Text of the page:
7. Always get the reporter’s name, affiliation, and contact information.

  8. Have background information available on the nature of the problem. Fact sheets, statements, Q and A are very helpful. Many of these resources are available from the CDC Web site.

  9. Never argue with a reporter. Open, honest and immediate responses will reduce the duration of the crisis and associated media coverage.

Spokesperson Checklist:

This checklist will help a spokesperson prepare him or herself for making a press statement. During the initial stage of a crisis the press will be friendly and supportive. As the crisis develops questions of the assignment of blame and responsibility emerge and the press will become more critical (see the section on the stages of crisis).

1. What is your key message? Determine key messages based on what is currently known about the event. Be willing to repeat or bridge back to your key message. In general, keep the key message simple and limited to three points.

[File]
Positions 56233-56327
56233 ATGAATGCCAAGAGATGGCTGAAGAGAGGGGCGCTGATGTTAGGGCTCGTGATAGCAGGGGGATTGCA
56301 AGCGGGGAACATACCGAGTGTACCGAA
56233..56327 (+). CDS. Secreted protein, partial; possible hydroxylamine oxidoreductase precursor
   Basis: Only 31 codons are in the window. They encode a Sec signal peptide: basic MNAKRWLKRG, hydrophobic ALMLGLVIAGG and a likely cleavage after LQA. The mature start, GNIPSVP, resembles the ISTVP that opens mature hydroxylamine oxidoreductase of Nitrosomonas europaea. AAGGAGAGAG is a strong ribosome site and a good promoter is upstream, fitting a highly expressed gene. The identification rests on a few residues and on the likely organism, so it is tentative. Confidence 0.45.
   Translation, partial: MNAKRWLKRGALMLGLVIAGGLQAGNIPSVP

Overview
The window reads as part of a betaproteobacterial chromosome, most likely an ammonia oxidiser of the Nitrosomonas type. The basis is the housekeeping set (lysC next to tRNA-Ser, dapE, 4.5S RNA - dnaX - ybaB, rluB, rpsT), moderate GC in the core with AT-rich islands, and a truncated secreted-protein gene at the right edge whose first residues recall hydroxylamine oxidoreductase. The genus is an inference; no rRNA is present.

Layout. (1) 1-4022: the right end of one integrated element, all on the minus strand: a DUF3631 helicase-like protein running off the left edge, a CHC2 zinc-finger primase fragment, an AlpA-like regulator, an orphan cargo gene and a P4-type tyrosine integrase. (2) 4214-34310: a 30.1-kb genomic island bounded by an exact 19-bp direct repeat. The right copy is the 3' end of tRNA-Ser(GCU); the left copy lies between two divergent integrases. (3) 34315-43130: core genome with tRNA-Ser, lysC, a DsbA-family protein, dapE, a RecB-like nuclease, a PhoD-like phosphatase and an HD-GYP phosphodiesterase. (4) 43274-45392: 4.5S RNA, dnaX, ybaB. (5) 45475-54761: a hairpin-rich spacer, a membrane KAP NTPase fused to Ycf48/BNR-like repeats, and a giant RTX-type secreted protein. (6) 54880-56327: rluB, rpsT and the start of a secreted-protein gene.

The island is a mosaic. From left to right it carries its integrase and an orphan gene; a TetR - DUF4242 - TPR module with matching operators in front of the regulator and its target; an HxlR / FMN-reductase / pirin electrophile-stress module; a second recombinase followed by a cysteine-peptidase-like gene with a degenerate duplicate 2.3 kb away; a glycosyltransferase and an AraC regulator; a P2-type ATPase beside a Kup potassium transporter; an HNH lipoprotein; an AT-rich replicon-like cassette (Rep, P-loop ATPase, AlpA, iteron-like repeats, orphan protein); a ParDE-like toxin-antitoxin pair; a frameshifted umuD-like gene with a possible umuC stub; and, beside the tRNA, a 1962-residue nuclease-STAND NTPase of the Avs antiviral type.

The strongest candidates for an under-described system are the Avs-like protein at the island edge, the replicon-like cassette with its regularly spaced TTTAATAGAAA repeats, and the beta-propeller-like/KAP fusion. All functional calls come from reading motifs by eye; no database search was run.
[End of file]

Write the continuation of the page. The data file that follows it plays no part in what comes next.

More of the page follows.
2. Express empathy and caring in the first lines or first 30 seconds of your statement.

3. Answer questions of: magnitude, immediacy, duration, and control/management of the emergency, such as:

  • Are my family and I safe?

  • What have you found that will affect my family and myself?

  • What can I do to protect my family and myself?

  • Who (what) caused this problem?

  • Can you fix it?

4. Keep questions limited by time or by number of questions. Phrases like “I have a few moments for questions” or “I can take a few questions” will help you limit the number of questions. Prepare to answer the following questions:

  • Who is in charge?

  • How are those who got hurt being helped?